Jonathan Penner told a B.C. Supreme Court judge today that the frail and elderly, patients with complex conditions, and those with severe mental illness and substance-use issues account for most of the resources used in the public system.

He says those patients aren’t being considered by Dr. Brian Day, an orthopedic surgeon whose decade-long constitutional challenge argues patients have a right to pay for services if wait times in the public system are too long.

Penner says a two-tier system would drain public health care of doctors, anesthesiologists and nurses who would be lured to private clinics, like the one owned by Day, and increase costs of regulating both types of care.

Day has maintained that four plaintiff patients have been deprived of life, liberty and security under the Charter of Rights and Freedoms after suffering harms from waiting for surgery in the public system before they sought care at his clinic.

Penner says Day’s legal team has failed to identify whether any harms the patients may have endured were related to wait times in the public system.

4Feb

Andrew Longhurst: B.C. needs to significantly boost supply of public assisted living for seniors

by admin


The B.C. government should provide new capital and operating funding to non-profit organizations and health authorities to increase the supply of publicly subsidized assisted living units as part of a provincial seniors’ care capital funding plan, argues Andrew Longhurst.


AlexRaths / Getty Images/iStockphoto

Too many seniors in our province struggle to find publicly subsidized assisted living where they can be supported as they age. Amidst an affordable housing crisis felt across generations, the need to significantly boost the supply of subsidized assisted living is more urgent than ever before.

Assisted living is a type of supportive housing for people with moderate levels of disability who need daily personal assistance to live independently (meals, help with bathing, or taking medications, etc.). Publicly subsidized assisted living is part of B.C.’s larger home and community care system. There is also a large private-pay assisted living sector, where seniors pay entirely out-of-pocket and fees are completely unregulated. For-profit corporations provide the vast majority of private-pay units, while non-profits provide the majority of publicly subsidized units.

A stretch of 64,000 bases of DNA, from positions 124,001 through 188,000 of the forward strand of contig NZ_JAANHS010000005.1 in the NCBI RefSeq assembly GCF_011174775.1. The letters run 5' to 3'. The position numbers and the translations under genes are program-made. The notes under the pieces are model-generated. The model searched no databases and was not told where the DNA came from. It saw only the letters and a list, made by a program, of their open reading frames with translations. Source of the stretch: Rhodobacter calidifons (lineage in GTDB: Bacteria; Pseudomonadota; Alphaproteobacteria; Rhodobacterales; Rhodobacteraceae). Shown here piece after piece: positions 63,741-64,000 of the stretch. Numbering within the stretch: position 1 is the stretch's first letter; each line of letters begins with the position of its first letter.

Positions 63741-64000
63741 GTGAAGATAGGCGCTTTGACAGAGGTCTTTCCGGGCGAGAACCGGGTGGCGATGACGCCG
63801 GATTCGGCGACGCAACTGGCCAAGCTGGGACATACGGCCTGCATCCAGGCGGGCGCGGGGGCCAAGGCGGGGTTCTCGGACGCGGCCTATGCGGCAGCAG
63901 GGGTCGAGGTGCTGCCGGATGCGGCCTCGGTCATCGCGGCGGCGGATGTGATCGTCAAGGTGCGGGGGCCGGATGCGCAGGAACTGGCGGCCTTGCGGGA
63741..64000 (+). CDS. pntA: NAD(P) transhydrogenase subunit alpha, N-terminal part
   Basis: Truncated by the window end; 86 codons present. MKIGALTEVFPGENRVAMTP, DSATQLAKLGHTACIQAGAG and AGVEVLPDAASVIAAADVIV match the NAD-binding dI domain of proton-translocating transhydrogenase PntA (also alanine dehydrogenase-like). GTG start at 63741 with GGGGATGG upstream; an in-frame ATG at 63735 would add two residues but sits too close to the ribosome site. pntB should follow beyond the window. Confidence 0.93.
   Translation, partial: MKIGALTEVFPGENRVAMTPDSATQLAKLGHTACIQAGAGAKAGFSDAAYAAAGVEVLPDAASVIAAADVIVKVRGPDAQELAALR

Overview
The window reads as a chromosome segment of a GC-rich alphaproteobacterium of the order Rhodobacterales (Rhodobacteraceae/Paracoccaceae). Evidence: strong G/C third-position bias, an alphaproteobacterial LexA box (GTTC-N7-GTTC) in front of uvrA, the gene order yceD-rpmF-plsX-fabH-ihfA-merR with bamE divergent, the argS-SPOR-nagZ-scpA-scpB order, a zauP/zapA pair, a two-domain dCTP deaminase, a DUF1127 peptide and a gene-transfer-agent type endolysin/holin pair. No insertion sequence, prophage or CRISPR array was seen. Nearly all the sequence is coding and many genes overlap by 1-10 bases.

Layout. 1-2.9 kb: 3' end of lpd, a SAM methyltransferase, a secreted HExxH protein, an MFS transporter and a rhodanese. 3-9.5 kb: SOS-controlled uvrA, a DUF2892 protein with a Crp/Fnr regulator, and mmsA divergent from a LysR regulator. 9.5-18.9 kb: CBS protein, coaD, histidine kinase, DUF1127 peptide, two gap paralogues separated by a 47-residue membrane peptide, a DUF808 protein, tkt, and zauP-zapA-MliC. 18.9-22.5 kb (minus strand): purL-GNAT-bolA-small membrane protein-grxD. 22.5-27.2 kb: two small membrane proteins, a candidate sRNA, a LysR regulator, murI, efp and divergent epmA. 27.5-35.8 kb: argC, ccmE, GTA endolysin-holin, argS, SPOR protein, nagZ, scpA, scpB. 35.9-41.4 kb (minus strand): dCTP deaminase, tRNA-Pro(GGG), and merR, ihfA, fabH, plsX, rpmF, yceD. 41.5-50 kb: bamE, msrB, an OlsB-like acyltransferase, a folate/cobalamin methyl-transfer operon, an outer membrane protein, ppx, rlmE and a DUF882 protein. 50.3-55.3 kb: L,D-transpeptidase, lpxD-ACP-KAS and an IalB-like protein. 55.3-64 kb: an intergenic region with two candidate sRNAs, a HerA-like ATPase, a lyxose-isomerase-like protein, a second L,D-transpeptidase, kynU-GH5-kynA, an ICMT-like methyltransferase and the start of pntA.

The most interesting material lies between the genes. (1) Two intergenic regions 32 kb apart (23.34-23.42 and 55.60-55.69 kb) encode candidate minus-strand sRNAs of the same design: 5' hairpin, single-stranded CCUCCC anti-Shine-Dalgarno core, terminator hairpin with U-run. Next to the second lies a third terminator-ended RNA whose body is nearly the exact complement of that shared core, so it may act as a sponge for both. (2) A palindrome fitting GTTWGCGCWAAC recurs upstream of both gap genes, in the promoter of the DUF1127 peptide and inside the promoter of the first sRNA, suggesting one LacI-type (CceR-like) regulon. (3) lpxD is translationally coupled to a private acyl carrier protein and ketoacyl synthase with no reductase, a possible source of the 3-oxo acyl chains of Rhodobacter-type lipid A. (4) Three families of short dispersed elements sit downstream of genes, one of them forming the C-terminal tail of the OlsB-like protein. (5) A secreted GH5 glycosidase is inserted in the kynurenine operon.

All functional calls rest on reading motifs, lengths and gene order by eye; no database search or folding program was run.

In a new study published by the Canadian Centre for Policy Alternatives, my research found a number of concerning trends.

Access to publicly subsidized assisted living units in B.C. dropped significantly — by 17 per cent — between 2008 and 2017. (Access is measured as the number of units for every 1,000 seniors age 75 and older).

Perhaps not surprisingly, the private-pay assisted living market has benefited as a result, as seniors and their families look for other options when subsidized care is unavailable. Between 2010 and 2017, 1,130 private-pay units were added throughout the province, while a mere 105 publicly subsidized units were added.

Private-pay care may be an option for some, but it is beyond the means of most low- and moderate-income seniors. Senior couples at the median (middle) income of $61,900 can scarcely afford a one-bedroom assisted living unit, which would eat up 58 per cent of their income. For seniors living alone, even a bachelor suite would require over 80 per cent of their income.

Without access to subsidized assisted living, seniors who can’t afford to pay privately may go without care altogether or wait until their health deteriorates to the point of requiring a nursing home or hospitalization. This situation does not serve seniors or our public health system well at all.

Over the last two decades, the provincial government has not made the public investments needed for health authorities and non-profits to develop new assisted living spaces, which means very few new subsidized facilities are being built.